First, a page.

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Ban on Price Waterhouse could cause trouble for business in the country

Securities and Exchange Board of India has recently banned Price Waterhouse for two years. This could spell trouble for its business in the country and is also a signal to the auditing profession to pull its socks up. The auditing arm of consultancy firm PwC India, Price Waterhouse is an auditor for 77 companies which are listed on the NSE.

SEBI banned 11 firms in Price Waterhouse’s Indian network from auditing the books of listed companies for two years for the complicity in the manipulation of accounts at Satyam Computer Services Ltd. It also showed disregard for the stipulated auditing practices like independently verifying the company’s bank statements. The ban came after nine years after the confession of Satyam founder B. Ramalinga Raju to cooking the firm’s books in a fraud.

Experts believe this is the beginning of an end of the auditing business in India for Price Waterhouse. The buck stops at the desk of the auditor and if auditing does not detect a $1 billion fraud, there is not much the auditor can say in defence. Some companies will have to look for replacement auditors. A total of fifty four firms hired Price Waterhouse as their auditor in 2017-18 due to the mandatory auditor rotation requirement as per the Companies Act. Another fifteen had appointed them in 2016-17. The Companies Act states that the auditor has to be hired for a fix term of five years and he can be reappointed for another five. The impact will not be seen in the current fiscal year since the ban exempts audits undertaken for 2017-18.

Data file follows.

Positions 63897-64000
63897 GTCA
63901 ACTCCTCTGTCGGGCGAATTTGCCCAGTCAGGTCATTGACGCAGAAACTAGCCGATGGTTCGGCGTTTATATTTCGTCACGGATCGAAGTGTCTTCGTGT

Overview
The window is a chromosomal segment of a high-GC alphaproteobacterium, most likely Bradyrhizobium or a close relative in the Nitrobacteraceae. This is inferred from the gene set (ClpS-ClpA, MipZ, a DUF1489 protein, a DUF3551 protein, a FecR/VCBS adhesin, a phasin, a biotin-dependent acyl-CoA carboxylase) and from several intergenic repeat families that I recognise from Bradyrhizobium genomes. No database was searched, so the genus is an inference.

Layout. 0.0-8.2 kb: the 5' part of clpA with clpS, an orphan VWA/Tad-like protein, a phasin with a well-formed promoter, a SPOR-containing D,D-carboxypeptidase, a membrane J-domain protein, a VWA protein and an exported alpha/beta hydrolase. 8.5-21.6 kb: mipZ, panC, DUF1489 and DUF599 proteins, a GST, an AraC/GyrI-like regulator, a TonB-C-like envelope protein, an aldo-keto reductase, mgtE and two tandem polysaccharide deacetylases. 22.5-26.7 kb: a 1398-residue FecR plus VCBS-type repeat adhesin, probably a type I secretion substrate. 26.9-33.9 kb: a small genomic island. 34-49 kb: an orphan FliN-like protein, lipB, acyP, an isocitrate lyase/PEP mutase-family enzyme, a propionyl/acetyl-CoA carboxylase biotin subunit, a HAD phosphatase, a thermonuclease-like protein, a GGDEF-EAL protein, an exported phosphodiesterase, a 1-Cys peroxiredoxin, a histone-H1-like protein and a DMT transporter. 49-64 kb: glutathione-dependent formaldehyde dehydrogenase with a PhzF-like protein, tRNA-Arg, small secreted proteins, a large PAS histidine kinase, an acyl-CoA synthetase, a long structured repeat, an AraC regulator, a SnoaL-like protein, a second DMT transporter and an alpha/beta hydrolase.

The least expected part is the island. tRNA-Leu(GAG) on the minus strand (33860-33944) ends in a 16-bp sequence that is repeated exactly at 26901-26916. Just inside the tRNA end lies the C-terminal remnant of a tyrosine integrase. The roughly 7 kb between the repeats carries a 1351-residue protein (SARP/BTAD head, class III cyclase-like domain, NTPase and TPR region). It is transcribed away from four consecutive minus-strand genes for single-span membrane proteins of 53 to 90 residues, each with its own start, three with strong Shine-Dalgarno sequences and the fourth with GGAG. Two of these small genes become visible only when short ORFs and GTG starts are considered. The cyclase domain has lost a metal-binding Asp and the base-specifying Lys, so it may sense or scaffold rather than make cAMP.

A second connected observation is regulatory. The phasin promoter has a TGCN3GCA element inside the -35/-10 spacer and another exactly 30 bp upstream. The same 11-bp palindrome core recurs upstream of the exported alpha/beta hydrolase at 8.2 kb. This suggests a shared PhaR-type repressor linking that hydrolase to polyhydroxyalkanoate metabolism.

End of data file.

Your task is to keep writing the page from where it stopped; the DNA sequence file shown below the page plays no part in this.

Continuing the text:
Amarjeet Chopra, former president of the ICAI, mentioned that Sebi wanted to deter audit firms and not just individual partners from gross negligence. Through the ban, it could deter the Big Four firms from expanding in the country. Price Waterhouse stated that it was disappointed with the ban and had no knowledge of the scam. It said it would obtain a stay from a higher court before the ban becomes effective.

The order also asked Price Waterhouse Bengaluru and the two senior partners who had certified the audit reports, S. Gopalakrishnan and Srinivas Talluri to disgorge INR 13 crore including interest. The partners have been barred from auditing listed firms for three years. The order could also have an impact on the insolvency resolution business of its affiliate PwC. The insolvency proceedings are underway against 12 debt ridden firms at the National Company Law Tribunal. But practically they are two different businesses so it may not have an impact.

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